This union fulfilled a dream of my parents and my culture. Although encouraging of my desires, I sensed a consistent overlay of cultural influence directing my decisions — a roadmap of sorts. Here was the roadmap: Get good grades, get into a good college, get a great job, find a great man, get married and have kids. For most of my life, I buried my own desires and followed the roadmap. By marrying Kal, I fulfilled a lifelong dream of my parents; their sacrifice to come to this country was not in vain. By marrying Kal, I fulfilled an age-old Indian tradition of finding a suitable mate and building a suitable life. Yet by marrying Kal, I began to forfeit my own dreams, values and desires as they did not align with those of my parents and culture. I thought by trading ‘one’ for another, I could still flourish.
I was wrong.
I turned to Kal and said, “I believed that to be happy myself, I could simply float on the happiness of those around me. I now see that life just doesn’t work that way. Kal, the flight attendant instructed us to place an oxygen mask securely on our own face before offering assistance to even our own children. This concept was never intuitive to me, but I now understand it. It’s a basic survival skill — a prerequisite for happiness. Before extending happiness beyond my own person, I must first offer it to myself.”
The day after the flight, I made the most difficult and most wonderful decision of my life — I filed for divorce. I was 25 years old; it was time to start drawing my own roadmap.
One thing I found bizarre about all this is that “Kal” refers to this “We never fight, I treat you well, and our careers–well they’re thriving.” And when he asks what she wants, she says “I want love”. Later on she talks about fulfilling her dream of developing a new educational program for children. it is never made clear why she could not have done this and stayed married to this man. It’s simply that she had ‘walked into the biggest mistake of her life”.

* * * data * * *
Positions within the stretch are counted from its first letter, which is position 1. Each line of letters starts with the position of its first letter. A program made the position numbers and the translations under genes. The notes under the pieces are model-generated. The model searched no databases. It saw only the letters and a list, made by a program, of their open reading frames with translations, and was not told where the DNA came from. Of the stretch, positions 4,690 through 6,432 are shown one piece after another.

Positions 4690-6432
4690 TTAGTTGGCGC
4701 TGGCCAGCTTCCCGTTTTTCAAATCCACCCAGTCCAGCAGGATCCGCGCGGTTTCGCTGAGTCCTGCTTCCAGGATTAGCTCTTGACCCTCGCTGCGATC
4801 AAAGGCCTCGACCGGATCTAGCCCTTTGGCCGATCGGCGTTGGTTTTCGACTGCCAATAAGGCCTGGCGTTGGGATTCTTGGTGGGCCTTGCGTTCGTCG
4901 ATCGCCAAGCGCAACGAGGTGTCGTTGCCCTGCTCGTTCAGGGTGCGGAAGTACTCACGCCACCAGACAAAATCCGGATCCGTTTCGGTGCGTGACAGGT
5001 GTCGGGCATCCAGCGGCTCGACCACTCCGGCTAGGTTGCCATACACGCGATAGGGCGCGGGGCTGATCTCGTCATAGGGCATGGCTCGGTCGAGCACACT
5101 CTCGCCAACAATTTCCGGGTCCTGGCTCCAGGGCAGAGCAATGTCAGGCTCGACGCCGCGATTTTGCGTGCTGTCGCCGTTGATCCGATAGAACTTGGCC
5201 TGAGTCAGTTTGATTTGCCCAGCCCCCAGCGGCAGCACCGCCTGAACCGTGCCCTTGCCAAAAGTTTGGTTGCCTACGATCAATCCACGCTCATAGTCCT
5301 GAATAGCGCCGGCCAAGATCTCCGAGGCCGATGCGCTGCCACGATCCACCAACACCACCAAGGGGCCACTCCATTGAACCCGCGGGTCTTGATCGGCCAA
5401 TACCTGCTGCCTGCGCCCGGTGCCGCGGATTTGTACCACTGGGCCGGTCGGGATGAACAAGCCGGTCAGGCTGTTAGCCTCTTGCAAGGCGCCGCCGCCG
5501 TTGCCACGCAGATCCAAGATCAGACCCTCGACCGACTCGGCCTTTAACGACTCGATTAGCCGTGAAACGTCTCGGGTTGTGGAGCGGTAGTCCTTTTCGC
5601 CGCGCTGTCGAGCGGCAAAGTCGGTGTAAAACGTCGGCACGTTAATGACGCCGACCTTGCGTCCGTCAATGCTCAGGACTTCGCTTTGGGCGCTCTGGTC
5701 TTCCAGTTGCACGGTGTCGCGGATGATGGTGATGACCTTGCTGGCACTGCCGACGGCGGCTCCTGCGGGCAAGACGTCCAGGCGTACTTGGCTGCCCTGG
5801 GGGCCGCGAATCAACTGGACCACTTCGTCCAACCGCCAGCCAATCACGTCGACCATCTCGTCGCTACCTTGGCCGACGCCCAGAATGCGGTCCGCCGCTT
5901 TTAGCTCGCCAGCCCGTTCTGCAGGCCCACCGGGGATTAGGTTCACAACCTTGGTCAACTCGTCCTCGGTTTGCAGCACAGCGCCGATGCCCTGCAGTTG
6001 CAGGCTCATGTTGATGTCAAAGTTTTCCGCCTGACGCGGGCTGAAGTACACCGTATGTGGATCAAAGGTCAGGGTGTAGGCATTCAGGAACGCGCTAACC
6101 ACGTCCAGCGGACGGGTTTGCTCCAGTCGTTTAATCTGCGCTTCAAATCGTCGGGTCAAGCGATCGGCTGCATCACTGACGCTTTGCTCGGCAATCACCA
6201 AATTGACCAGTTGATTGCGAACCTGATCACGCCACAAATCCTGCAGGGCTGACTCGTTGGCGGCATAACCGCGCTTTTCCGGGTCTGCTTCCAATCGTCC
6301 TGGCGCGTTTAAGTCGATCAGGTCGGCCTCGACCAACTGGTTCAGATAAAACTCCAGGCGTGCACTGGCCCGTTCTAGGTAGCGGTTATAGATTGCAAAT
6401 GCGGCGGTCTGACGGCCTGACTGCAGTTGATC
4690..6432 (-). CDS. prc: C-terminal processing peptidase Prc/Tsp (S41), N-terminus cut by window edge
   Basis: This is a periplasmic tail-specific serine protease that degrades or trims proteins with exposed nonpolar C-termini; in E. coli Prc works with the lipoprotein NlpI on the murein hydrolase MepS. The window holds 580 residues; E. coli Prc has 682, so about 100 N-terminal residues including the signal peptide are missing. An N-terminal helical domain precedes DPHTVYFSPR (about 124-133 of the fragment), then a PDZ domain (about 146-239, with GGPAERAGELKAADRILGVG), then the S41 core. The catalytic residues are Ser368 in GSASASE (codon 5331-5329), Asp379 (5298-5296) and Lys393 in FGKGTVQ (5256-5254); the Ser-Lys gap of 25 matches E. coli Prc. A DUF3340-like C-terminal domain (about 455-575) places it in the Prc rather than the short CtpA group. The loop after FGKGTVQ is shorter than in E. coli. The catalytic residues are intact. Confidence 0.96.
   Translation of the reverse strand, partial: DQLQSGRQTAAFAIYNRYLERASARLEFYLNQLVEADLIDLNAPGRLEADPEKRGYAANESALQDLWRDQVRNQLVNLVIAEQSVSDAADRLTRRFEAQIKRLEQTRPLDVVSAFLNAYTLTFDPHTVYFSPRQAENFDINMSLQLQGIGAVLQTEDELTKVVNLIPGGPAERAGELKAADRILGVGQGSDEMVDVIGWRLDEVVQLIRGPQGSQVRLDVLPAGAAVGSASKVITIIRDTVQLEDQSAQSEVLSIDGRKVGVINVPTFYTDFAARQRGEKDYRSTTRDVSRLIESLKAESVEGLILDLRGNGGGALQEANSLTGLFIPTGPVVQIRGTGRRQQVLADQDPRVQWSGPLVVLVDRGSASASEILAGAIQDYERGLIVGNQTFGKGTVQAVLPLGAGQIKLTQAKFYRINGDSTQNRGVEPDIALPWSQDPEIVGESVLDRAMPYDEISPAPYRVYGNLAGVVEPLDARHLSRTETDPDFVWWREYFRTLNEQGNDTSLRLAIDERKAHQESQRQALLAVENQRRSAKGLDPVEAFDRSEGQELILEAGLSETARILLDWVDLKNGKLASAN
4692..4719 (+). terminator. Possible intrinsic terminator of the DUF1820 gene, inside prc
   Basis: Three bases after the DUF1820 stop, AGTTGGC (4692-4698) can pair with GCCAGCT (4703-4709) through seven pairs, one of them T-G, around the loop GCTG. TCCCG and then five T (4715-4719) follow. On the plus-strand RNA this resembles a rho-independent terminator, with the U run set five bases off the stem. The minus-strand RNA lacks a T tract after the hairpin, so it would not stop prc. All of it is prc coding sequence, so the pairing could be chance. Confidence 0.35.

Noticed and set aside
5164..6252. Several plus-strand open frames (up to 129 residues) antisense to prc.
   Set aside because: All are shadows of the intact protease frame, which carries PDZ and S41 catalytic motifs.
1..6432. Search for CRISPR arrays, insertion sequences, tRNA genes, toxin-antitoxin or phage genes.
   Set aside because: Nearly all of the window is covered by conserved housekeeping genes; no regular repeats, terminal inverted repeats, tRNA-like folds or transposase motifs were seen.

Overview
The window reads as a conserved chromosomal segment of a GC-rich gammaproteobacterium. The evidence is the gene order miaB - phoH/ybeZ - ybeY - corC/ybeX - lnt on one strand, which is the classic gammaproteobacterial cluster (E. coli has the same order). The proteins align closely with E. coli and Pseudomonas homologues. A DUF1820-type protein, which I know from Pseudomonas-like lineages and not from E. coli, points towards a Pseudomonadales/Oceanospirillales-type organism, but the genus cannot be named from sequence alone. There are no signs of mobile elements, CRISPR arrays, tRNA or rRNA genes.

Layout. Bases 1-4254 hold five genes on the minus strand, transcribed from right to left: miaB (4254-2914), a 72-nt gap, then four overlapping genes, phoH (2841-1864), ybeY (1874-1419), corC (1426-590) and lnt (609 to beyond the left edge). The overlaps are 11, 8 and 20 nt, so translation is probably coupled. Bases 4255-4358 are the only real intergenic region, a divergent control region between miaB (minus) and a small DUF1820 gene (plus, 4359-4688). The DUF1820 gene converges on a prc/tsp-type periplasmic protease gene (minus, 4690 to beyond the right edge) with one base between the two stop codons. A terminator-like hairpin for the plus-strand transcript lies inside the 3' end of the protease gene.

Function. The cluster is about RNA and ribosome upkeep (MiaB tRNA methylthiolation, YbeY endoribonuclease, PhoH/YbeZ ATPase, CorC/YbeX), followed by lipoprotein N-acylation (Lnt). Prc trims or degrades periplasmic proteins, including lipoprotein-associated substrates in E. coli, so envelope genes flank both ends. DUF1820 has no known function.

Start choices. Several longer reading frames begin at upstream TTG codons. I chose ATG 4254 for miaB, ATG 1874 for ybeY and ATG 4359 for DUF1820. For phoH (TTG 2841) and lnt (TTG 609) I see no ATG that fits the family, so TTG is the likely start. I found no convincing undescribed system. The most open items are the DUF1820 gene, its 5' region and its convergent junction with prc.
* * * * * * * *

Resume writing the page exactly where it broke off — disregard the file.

This doesn’t appear to have even been one of those cases where she was in some hidebound old fashioned tradition of barely leaving the role of wife and potential mother, since her former husband referred to ‘their careers’. It is not clear why she could not have worked on her marriage.
This is a typical story, but it stands out for me because for once we have input from the husband. This is a good example of why we condemn frivorce. There was no physical abuse, there was no adultery, heck there was no obvious reason why she could not have said “I’m not happy with my career”. In fact there is no clear notion that she’s even unhappy with this guy in particular.
However I read something else by her where she was talking about the importance of grit–which she doesn’t seem to apply to this particular story–and said that she had been a lifelong quitter, afraid of failure, and learned through a workshop class how to see things through.
I wasn’t so much interested in what she has achieved since as I was interested in that. I think it is a good example of how we need to carefully examine the character of someone we get married to. In this present and likely in the future marriage laws are unlikely to change to something more traditional–it is too lucrative for the current system and for the women who benefit from it to change it. What men need to be aware of is that a woman can use her emotional state as justification to end a marriage regardless of what is actually happening in the relationship. So we need to learn as Christian men to be more discerning about the character of women. I’ve made this point before–I’m making it again.